Now this is the setting of Ruth. My hope today is that you see the contrast of this woman and the culture she lived in, and also that you walk away today with an understanding of commitment and possibly, for some of you, a new view on conversion.
Ruth 1:6–18
Ruth’s Loyalty to Naomi
6 Then she arose with her daughters-in-law to return from the country of Moab, for she had heard in the fields of Moab that the Lord had visited his people and given them food. 7 So she set out from the place where she was with her two daughters-in-law, and they went on the way to return to the land of Judah. 8 But Naomi said to her two daughters-in-law, “Go, return each of you to her mother’s house. May the Lord deal kindly with you, as you have dealt with the dead and with me. 9 The Lord grant that you may find rest, each of you in the house of her husband!” Then she kissed them, and they lifted up their voices and wept. 10 And they said to her, “No, we will return with you to your people.” 11 But Naomi said, “Turn back, my daughters; why will you go with me? Have I yet sons in my womb that they may become your husbands? 12 Turn back, my daughters; go your way, for I am too old to have a husband. If I should say I have hope, even if I should have a husband this night and should bear sons, 13 would you therefore wait till they were grown? Would you therefore refrain from marrying? No, my daughters, for it is exceedingly bitter to me for your sake that the hand of the Lord has gone out against me.” 14 Then they lifted up their voices and wept again. And Orpah kissed her mother-in-law, but Ruth clung to her.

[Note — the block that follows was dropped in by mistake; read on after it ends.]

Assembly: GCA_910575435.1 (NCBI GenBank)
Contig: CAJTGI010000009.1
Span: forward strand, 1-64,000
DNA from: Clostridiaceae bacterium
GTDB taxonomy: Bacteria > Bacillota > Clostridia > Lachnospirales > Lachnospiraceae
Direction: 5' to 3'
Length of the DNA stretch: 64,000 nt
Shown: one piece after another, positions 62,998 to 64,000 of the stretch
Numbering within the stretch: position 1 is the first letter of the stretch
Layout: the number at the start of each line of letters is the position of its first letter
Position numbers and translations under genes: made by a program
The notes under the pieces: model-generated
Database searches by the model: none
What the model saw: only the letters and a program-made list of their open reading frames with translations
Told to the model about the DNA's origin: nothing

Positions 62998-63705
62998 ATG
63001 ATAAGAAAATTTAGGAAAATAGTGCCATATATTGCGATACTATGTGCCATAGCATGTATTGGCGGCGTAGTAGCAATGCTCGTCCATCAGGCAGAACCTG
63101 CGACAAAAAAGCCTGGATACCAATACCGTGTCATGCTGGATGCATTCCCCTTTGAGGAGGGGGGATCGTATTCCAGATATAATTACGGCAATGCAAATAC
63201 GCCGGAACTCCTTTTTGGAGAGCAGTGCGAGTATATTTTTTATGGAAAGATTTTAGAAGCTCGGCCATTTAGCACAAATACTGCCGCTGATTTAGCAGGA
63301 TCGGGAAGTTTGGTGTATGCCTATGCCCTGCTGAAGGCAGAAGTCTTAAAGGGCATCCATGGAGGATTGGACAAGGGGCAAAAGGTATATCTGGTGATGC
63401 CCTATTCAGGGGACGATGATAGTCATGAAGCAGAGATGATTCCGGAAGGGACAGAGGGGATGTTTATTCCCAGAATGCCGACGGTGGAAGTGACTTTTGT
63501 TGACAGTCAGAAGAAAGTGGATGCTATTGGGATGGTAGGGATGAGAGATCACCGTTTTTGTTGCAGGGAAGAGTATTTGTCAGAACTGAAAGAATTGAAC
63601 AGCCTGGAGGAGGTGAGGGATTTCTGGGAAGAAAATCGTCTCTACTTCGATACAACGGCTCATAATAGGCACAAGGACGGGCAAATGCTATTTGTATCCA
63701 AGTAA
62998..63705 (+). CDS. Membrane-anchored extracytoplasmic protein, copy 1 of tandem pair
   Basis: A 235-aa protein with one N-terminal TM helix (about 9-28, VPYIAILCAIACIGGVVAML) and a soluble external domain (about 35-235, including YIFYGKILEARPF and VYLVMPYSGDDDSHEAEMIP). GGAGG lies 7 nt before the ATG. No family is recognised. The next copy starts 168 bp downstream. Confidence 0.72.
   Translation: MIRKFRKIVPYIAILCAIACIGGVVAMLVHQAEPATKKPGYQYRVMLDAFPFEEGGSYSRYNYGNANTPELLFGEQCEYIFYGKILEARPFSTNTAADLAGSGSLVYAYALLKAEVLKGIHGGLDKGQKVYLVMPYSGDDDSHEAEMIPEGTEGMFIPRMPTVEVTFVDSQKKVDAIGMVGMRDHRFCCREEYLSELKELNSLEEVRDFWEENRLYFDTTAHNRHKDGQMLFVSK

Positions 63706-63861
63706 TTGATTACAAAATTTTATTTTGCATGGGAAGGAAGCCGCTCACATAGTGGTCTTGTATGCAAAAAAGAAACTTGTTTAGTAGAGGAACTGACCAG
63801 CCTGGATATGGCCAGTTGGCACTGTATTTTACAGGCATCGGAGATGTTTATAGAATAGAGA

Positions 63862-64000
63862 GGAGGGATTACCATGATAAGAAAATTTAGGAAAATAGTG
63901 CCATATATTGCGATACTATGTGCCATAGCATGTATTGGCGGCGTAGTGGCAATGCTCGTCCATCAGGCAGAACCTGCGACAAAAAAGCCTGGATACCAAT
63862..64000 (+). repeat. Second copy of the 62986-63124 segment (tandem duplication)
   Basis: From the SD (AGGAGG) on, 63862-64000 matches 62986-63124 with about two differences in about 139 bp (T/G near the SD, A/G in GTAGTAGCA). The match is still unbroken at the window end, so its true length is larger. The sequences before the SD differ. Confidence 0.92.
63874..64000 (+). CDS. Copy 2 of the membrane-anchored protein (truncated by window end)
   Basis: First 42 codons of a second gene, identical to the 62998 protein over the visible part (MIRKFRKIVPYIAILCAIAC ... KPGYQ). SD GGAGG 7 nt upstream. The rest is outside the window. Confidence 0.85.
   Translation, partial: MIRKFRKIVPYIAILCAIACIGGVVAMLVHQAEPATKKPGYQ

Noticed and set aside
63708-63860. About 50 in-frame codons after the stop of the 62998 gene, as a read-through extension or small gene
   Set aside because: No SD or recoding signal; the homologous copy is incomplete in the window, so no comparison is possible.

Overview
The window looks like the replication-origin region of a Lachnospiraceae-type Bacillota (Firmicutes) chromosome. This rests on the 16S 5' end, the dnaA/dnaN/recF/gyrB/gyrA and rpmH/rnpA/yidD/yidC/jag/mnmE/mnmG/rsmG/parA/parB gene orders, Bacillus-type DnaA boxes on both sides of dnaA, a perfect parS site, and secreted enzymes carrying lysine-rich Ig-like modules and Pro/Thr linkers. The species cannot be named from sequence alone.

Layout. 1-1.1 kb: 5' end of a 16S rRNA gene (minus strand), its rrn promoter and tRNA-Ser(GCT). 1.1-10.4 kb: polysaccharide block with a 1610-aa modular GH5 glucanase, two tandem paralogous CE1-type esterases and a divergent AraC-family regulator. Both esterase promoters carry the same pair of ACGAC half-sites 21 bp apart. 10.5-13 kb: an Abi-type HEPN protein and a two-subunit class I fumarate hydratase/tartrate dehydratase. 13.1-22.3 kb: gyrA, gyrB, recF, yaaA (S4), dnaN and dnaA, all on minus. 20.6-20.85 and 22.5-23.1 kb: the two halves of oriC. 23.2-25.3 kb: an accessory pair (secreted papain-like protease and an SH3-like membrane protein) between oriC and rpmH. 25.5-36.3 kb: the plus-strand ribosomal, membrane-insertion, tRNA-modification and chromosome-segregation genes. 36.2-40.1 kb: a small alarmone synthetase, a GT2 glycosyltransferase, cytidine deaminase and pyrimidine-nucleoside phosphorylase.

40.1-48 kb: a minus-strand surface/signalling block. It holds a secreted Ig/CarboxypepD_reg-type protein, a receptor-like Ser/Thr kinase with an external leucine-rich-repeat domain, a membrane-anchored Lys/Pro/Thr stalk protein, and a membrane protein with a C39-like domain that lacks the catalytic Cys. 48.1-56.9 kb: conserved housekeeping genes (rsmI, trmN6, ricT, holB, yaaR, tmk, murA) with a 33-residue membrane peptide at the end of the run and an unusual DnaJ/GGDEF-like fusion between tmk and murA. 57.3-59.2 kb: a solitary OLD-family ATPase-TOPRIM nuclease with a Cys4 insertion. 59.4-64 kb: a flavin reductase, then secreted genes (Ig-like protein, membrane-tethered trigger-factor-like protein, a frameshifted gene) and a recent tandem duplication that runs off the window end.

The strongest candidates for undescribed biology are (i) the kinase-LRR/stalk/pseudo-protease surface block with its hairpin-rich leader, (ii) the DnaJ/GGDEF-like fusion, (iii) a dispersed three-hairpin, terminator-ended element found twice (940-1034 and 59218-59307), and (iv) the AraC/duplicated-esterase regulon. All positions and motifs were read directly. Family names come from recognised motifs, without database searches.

15 And she said, “See, your sister-in-law has gone back to her people and to her gods; return after your sister-in-law.” 16 But Ruth said, “Do not urge me to leave you or to return from following you. For where you go I will go, and where you lodge I will lodge. Your people shall be my people, and your God my God. 17 Where you die I will die, and there will I be buried. May the Lord do so to me and more also if anything but death parts me from you.” 18 And when Naomi saw that she was determined to go with her, she said no more.
This morning I want us to look at these tree women. In some compacity at least, we all share similarity with them. Some of us are like Naomi, and already trust in YAHWEH. Some of you may be like Ruth and are coming to know God. Unfortunately, there may be some here like Orpah. You may hear the good news of Christ today and the cost is too high, and you turn back to your gods and your people.
I want to start with those of us who identify with Naomi. We know the God of the Universe. We have felt his love and even when we are crushed, we will still serve Him. I’m going to read into the text a little here. So, this isn’t able to be verified, but I don’t believe it to be that much of a stretch to assume that Naomi’s house was significantly different than that of the community she lived in. She had two Moabite daughters in law who loved her to the point that one wept as she went back to her family and Ruth flat out refused to go back. What was it they saw in Naomi that drew them in, and ultimately led one of them to turn from her gods and follow the true God of Abraham, Isaac, and Jacob? We don’t have it explicitly laid out for us what Naomi was like, but we can look to the rest of scripture to see the contrast of what God calls us to versus culture.